Bulls hope to continue success in Valley of the Sun

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Bulls hope to continue success in Valley of the Sun

Wednesday, Nov. 24, 2010
10:57 a.m.

Associated Press

Steve Nash believes he is showing no lingering effects from a groin injury that caused him to miss two games for the Phoenix Suns. He will likely need to be at full strength if he wants to try to slow down Derrick Rose.

Rose has guided the Chicago Bulls to consecutive wins in Phoenix for the first time in 21 years, and they'll try to make it three in a row at the US Airways Center on Wednesday night.

Nash returned Monday, and helped Phoenix (7-7) end a season-high three-game skid with a 123-116 victory at Houston. He had 24 points and nine assists, and said he felt fine physically.

"I had it in my mind that I wanted to play, so I was working every day to try to get ready," Nash said. "I felt like I made strides. I went through the day, trying to play, I got here, went through my routine and I was ready."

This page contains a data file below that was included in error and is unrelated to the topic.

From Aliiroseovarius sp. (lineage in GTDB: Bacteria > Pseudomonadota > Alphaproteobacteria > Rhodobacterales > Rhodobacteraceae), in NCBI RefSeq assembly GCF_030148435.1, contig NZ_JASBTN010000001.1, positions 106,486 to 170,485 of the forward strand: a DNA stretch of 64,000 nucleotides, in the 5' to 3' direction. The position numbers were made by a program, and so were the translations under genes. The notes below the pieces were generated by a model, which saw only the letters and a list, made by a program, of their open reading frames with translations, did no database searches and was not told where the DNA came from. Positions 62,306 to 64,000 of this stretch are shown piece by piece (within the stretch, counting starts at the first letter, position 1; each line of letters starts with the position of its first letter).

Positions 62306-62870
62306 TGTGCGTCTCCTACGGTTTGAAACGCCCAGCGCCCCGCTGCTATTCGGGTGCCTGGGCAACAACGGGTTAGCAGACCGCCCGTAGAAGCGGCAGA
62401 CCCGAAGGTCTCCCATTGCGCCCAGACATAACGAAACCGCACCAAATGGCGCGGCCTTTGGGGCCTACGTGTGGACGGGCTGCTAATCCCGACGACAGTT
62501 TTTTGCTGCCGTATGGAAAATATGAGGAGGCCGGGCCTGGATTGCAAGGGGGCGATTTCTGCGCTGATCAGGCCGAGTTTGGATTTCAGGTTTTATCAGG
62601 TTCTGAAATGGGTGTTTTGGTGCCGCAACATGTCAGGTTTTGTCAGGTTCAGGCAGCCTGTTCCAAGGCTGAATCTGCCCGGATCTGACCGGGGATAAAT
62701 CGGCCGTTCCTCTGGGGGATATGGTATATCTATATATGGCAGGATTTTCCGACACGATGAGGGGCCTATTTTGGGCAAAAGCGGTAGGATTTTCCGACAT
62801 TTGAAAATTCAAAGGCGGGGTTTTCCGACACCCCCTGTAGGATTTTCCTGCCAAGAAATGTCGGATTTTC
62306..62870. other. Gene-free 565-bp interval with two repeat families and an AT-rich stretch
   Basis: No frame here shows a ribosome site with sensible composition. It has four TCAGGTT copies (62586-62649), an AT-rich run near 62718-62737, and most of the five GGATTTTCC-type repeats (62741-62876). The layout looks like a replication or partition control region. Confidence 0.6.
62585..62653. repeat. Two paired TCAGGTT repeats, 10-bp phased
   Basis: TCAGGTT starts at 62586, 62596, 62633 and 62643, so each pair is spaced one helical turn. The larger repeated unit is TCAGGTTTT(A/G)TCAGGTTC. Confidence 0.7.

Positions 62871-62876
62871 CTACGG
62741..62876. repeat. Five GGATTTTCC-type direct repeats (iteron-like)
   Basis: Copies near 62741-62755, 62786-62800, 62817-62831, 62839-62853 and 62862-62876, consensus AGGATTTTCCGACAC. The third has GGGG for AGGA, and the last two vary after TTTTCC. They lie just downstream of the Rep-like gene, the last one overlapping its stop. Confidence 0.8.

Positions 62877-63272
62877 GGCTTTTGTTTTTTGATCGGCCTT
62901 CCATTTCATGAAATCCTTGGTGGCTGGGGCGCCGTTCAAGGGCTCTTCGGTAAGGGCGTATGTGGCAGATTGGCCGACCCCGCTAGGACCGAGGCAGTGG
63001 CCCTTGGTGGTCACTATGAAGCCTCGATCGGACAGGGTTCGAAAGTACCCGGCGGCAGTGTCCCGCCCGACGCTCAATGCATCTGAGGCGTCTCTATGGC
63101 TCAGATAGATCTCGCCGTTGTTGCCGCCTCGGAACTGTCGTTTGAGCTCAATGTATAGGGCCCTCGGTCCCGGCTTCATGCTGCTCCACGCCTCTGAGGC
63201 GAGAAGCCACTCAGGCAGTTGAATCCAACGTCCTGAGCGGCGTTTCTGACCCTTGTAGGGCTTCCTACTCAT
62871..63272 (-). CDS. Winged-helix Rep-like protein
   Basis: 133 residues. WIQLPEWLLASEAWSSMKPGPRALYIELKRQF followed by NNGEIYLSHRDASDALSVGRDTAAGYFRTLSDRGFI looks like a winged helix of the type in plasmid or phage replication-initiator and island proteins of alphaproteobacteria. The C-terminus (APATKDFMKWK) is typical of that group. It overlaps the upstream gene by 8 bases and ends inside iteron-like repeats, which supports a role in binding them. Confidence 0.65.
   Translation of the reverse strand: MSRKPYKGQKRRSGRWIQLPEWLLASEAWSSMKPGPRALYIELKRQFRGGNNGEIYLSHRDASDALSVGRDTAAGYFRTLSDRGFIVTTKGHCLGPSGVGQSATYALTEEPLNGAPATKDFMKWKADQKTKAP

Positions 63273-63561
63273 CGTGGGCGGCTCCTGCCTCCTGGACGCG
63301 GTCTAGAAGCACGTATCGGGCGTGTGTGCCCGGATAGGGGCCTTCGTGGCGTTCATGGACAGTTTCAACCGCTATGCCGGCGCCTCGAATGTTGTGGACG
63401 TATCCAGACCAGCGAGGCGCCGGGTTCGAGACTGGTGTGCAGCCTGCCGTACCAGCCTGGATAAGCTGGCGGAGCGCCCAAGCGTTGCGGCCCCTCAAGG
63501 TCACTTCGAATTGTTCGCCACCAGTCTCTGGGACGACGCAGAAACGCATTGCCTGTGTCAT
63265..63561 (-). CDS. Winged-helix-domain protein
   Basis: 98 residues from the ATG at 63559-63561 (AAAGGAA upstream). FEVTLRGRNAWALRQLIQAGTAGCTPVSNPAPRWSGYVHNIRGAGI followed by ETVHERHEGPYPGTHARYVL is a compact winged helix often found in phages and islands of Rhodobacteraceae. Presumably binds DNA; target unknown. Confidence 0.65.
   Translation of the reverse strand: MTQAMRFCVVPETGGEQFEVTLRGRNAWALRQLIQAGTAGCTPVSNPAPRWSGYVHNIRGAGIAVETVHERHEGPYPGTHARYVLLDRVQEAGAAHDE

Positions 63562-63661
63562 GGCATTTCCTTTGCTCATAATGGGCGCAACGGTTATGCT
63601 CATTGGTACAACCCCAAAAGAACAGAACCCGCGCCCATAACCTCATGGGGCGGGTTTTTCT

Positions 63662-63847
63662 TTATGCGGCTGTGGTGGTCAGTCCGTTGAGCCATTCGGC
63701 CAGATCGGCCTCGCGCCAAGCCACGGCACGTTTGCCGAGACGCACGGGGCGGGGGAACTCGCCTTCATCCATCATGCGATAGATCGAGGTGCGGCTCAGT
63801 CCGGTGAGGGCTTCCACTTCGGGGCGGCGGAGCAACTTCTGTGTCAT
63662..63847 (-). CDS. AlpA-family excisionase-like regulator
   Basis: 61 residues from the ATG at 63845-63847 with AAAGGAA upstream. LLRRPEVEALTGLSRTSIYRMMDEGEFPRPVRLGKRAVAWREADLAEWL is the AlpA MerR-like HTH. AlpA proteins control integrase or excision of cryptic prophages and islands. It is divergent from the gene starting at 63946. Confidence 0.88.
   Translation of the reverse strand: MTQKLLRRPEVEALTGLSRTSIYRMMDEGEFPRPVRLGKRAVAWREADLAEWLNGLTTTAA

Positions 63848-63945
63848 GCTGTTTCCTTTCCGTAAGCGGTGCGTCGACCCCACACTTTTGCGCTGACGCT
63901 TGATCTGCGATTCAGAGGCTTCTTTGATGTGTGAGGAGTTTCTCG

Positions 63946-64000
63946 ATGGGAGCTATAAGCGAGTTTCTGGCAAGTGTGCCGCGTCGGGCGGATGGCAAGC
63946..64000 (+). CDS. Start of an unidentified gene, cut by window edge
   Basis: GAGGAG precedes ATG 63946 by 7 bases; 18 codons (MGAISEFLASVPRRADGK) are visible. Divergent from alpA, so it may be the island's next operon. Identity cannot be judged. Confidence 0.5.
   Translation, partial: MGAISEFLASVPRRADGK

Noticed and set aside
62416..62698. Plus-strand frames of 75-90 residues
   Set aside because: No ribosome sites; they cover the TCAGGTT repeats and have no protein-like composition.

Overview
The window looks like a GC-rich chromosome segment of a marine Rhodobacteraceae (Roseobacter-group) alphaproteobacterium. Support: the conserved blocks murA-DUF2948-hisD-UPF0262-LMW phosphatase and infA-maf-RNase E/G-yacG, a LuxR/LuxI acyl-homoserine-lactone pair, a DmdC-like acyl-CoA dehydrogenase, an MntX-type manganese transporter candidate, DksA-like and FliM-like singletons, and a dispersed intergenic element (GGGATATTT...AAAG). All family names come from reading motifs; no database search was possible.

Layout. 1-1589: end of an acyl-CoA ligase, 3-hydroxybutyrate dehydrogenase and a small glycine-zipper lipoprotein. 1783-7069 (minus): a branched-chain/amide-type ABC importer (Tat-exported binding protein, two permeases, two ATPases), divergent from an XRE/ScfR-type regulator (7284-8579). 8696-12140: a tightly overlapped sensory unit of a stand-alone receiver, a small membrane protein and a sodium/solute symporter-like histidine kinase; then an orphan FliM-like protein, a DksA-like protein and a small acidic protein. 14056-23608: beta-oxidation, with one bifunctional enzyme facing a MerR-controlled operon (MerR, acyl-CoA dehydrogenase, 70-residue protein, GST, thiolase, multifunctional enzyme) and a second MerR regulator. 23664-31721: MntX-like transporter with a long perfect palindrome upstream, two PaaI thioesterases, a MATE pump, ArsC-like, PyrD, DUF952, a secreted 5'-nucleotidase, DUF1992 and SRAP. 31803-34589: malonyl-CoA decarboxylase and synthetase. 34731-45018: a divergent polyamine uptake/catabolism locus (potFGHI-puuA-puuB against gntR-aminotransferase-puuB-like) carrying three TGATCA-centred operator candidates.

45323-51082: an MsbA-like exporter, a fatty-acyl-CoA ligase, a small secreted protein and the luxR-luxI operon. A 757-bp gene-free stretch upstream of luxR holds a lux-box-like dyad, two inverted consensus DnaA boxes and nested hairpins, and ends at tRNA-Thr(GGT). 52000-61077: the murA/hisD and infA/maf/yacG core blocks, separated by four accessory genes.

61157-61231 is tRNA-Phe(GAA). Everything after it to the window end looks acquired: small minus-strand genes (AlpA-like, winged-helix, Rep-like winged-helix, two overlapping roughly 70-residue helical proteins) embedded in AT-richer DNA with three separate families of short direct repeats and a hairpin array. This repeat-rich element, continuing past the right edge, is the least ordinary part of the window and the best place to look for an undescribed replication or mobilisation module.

The two-time league MVP will have to be ready Wednesday since Rose has been the catalyst in Chicago's two straight wins at Phoenix. The Suns had won nine of their previous 10 home games against the Bulls (7-5) before Rose averaged 29.0 points on 67.5 percent shooting in the last two visits.

Nash averaged 11.5 points on 42.3 percent shooting and 8.5 assists in the losses for Phoenix, marking the first time the Suns had lost two in a row at home to the Bulls since dropping three straight from Feb. 4, 1988-Nov. 22, 1989.

The Suns have won three straight at home this season, with Nash averaging 22.7 points and 10.0 assists in that run. Phoenix is glad to have him back.

"He is the engine that drives the car," coach Alvin Gentry said. "He comes out and makes the plays and knocks down the big shots."